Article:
The 1982 film about racism and prejudice is back – and its grittiness and conscientiousness is still there.

Faraway, so close: Bérénice Bejo and Ali Mosaffa in The Past
In Asghar Farhadi’s The Past, it’s only feelings that get hurt
By Ryan Gilbey - 27 March 18:53

The director of the Oscar-winning A Separation returns with a new family drama, this time set in a Parisian suburb.

Scarlett Johannson at the premier of Under the Skin at the Venice Film Festival 2013. (Photo: Getty)
Alien landscape: Under the Skin by Jonathan Glazer
By Ryan Gilbey - 14 March 15:30

Scarlett Johansson stars as the otherworldly, predatory protagonist in this unsettling sci-fi thriller.

Scarlett Johansson.
Isserley, Penélope Cruz and the slow gestation of Jonathan Glazer's Under the Skin
By Ryan Gilbey - 11 March 16:47

Jonathan Glazer's new film Under the Skin, starring Scarlett Johansson, took fourteen years to make it to the big screen. Novelist and screenwriter Alexander Stuart recalls the project's early days.

Ring for reception: Tony Revolori as Zero (centre) in Wes Anderson's artfully fake hotel
Travelling light: The Grand Budapest Hotel by Wes Anderson
By Ryan Gilbey - 06 March 18:06

Anderson’s style became paralysed around the time of The Royal Tenenbaums and this is no exception.

Orbit Ever After.
Bafta Shorts 2014: Eight small wonders, stocked with infinite space
By Ryan Gilbey - 27 February 16:00

The short film, unlike the short story, is a stray with no home - which is why a cinema release of the eight short films that competed at the Baftas is a joyous subversion of the norm.

Oscars.
So who will clean up at the Oscars? Nobody, most likely
By Ryan Gilbey - 27 February 15:32

If I had my way, David O Russell's complex, sublime American Hustle would sweep the board - but the fact is no single film is likely to take the whole haul, and the smart money's on the earnest and populist.

Richard Linklater's Boyhood leads the pack in Berlin
By Ryan Gilbey - 14 February 15:23

As the Berlinale draws to a close, Ryan Gilbey savours a couple of gems, while questioning how some films earned their spots at the festival.

Unknown pleasures at the Berlinale, the young upstart of the film festival world
By Ryan Gilbey - 14 February 13:00

Ryan Gilbey reports from the Berlin Film Festival 2014, where a viscous thriller about a soldier separated from his unit in 1970s Belfast rubs shoulders with a tender comic-drama starring John Lithgow and Alfred Molina.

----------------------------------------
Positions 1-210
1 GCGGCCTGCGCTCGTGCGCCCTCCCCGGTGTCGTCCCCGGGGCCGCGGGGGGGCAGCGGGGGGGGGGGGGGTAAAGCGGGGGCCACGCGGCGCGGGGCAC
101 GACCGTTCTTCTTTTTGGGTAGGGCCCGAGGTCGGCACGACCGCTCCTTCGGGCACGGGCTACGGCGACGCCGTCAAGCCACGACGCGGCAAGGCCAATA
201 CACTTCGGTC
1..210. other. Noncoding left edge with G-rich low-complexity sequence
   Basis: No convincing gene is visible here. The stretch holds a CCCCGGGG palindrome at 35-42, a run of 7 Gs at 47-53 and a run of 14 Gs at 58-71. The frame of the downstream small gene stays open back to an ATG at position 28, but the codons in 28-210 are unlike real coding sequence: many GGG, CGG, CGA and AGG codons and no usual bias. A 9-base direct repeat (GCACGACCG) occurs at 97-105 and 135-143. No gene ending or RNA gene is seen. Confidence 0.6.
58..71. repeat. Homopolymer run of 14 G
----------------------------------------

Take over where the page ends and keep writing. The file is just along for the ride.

Spike Jonze’s Her and Alain Guiraudie’s Stranger by the Lake: intimacy issues
By Ryan Gilbey - 10 February 11:46

They may seem like an odd pairing, but Spike Jonze's film about a man who falls in love with his operating system and Alain Guiraudie's tale of a murder at a secluded cruising spot show the lengths people will travel to forge a connection.

Dallas Buyers Club: the unwilling drugstore cowboy
By Ryan Gilbey - 07 February 13:00

Tipped for Oscars success in the US, this humanistic portrayal of two Texans importing HIV medication from Mexico is played expertly by Matthew McConaughey and Jared Leto.

Louie CK's 1998 film Tomorrow Night: a portrait of the comedian in black and white
By Ryan Gilbey - 31 January 16:33

Louis CK's early film Tomorrow Night has been made available for $5 on the comedian's website - and it's well worth checking out.

Jai Ho: Bollywood bizarre at the multiplex
By Ryan Gilbey - 30 January 17:35

The theme of an ordinary Joe, or Jai, fighting bribery and political corruption permeates Indian action cinema.

Christian Bale in Out of the Furnace: a rotten enterprise
By Ryan Gilbey - 29 January 10:15

The film aspires to mimic the qualities that make a movie stand out during the pre-Oscars rush - but despite a highly qualified cast and credible producers, it falls well short of the mark.

The good, the bad and the Coen Brothers: Inside Llewyn Davis
By Ryan Gilbey - 23 January 13:19

The smug and stylish directors suffer from a tendency to promote mood over story. Their best films are a canny pairing of the two, but their worst are whimsical and affected.

Margot Robbie and Leonardo DiCaprio.
The Wolf of Wall Street: Beyond the boiler room
By Ryan Gilbey - 17 January 11:30

Leonard DiCaprio's "bestial, carnivalesque performance" dominates The Wolf of Wall Street - Martin Scorsese's flashy indictment of corporate culture, with a disappointingly two-dimensional supporting cast.